Tuesday, March 30, 2010

Sagamore Hill National Historic Site to re-plant historic Orchard and undertake other cultural landscape rehabilitation work

Oyster Bay, NY — Work at Sagamore Hill National Historic Site will begin this spring to replant the historic fruit orchard, rehabilitate historic farm fields, and install historic landscape features including split rail fences and an arbor at the Pet Cemetery.

According to Superintendent Tom Ross, the goal of the landscape rehabilitation work is to present the farming landscape that Theodore Roosevelt knew when he lived at the site. “Sagamore Hill was a working farm during Roosevelt’s lifetime, with fenced pastures, open fields and a large orchard, but over time, the fruit trees reached the end of their life spans and open areas were overgrown,” said Ross. “I think the visitors will be very pleased to see a flourishing orchard, beautiful farm fields and the return of historic features such as split rail fences and the historic pet cemetery arbor.”

The orchard project will remove dead and dying trees and replant approximately 40 trees, selected from historic varieties which would have been available during Roosevelt’s lifetime. The newly replanted trees will stand between 4’-6’ feet tall and include Baldwin, Roxbury Russetts, and Winesap apple and Seckel pear varieties. The trees will be planted among 20 surviving fruit trees to reestablish the historic grid pattern of the orchard. Over time the orchard will become an important interpretive feature to learn about historic orchards and fruit varieties which the family would have enjoyed.

Other landscape projects will rehabilitate historic farm fields by removing non-historic trees, undergrowth and invasive plants and replanting with native grass varieties. Historic split rail fence sections will be re-introduced to their original locations on the property. Fields will be maintained to preserve an open character and to protect wildlife habitat for nesting birds and terrapins. Visitors will gain a better understanding and appreciation of the farm landscape that Roosevelt enjoyed so much through horseback riding and his famous “point to point walks” with his children.

The current non-historic pet cemetery arbor will be replaced with a more historically accurate arbor. The new arch shaped arbor will stand 7.5’ tall, 9’ wide, and 6’ long and contain two wooden benches flanking either side. A creeping rose variety will be planted on either side of the arbor and trained to eventually cover the structure as it had been historically.

Several aspects of the work will be integrated with National Park Service training programs that are designed to strengthen the knowledge and skills of field staff. Using these projects as learning opportunities, employees from parks in the greater northeast will be assisting with accomplishing the work while learning valuable skills in orchard and landscape management.

The landscape rehabilitation projects will complement the recently completed rehabilitation of four historic farm outbuildings and several cultural landscape projects including the reconstruction of the site’s windmill, rehabilitation of the historic macadam road stone wall and the rehabilitation of the herring bone pattern brick driveway under the Roosevelt home’s porte-cochere. The historic landscape projects are a cornerstone of the park’s 2008 General Management Plan.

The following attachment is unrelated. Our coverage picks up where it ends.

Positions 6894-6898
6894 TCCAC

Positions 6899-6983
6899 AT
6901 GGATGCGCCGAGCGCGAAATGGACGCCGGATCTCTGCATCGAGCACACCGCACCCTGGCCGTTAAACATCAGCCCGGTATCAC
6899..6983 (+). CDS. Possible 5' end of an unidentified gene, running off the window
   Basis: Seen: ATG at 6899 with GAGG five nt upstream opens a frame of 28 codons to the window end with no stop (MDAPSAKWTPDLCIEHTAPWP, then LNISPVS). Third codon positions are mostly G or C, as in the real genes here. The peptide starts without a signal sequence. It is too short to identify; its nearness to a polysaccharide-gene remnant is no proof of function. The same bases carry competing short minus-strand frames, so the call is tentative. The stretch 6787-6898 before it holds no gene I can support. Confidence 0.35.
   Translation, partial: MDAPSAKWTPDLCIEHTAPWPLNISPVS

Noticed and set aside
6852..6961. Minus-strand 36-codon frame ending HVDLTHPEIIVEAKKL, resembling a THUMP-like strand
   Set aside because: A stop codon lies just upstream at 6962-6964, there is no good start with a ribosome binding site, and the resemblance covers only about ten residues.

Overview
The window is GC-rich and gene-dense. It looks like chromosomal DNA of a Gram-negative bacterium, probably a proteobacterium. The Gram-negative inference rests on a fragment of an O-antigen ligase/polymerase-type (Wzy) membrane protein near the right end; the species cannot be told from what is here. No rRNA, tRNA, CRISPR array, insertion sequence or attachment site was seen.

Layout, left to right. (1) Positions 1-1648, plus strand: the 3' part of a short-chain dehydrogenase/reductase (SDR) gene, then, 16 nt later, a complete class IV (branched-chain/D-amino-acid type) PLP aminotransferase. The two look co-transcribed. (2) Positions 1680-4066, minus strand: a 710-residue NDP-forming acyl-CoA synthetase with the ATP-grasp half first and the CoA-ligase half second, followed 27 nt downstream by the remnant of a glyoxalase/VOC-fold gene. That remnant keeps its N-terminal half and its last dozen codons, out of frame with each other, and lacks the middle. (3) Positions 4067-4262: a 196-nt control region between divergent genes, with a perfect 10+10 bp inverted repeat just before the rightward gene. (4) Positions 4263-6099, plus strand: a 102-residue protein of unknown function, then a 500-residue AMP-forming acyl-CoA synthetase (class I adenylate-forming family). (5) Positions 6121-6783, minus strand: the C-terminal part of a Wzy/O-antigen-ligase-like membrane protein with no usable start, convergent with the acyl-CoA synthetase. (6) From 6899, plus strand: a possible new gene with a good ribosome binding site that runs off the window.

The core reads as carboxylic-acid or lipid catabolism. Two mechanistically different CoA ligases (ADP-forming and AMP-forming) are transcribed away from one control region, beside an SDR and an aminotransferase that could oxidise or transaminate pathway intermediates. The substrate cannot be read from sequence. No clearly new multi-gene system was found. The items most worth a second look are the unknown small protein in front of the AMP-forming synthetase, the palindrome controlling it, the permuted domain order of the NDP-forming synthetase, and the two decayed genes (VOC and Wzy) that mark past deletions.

The site’s cultural landscape rehabilitation is one of the major initiatives called for in the park’s General Management Plan (GMP) and Environmental Impact Statement. The plan is the result of a multi-year planning process (2003-2008), during the course of which the NPS held numerous public meetings and considered written comments from the public which was overwhelming supportive of the plan. The cultural landscape rehabilitation projects have been planned and designed by the National Park Service’s Olmsted Center for Landscape Preservation based on the recommendations from the GMP and the site’s Cultural Landscape Treatment Plan. To view a copy of Sagamore Hill’s General Management Plan visit www.nps.gov/sahi and then search under management and then park planning. For more information on the projects, please contact Chief of Cultural Resources Amy Verone at 516-922-4271 x-17.

Sagamore Hill National Historic Site, located at 12 Sagamore Hill Road, Oyster Bay, New York, is a unit of the National Park Service. The site was established by Congress in 1962 to preserve and interpret the structures, landscape, collections and other cultural resources associated with Theodore Roosevelt’s home in Oyster Bay, New York, to ensure that future generations understand and appreciate the life and legacy of Theodore Roosevelt, his family and the significant events associated with him. Tours of the Theodore Roosevelt Home are by guided tour only. Visitors may only enter the Theodore Roosevelt Home by guided tour with a National Park Ranger or NPS volunteer. Tours of the house are offered on the hour beginning at 10:00am. The last tour of the day is offered at 4:00pm. Please note: Tours are limited to fourteen persons per group. On weekends and holidays tours often sell out 1 to 2 hours in advance. Admission is $5.00 for adults while 15 and younger are free.

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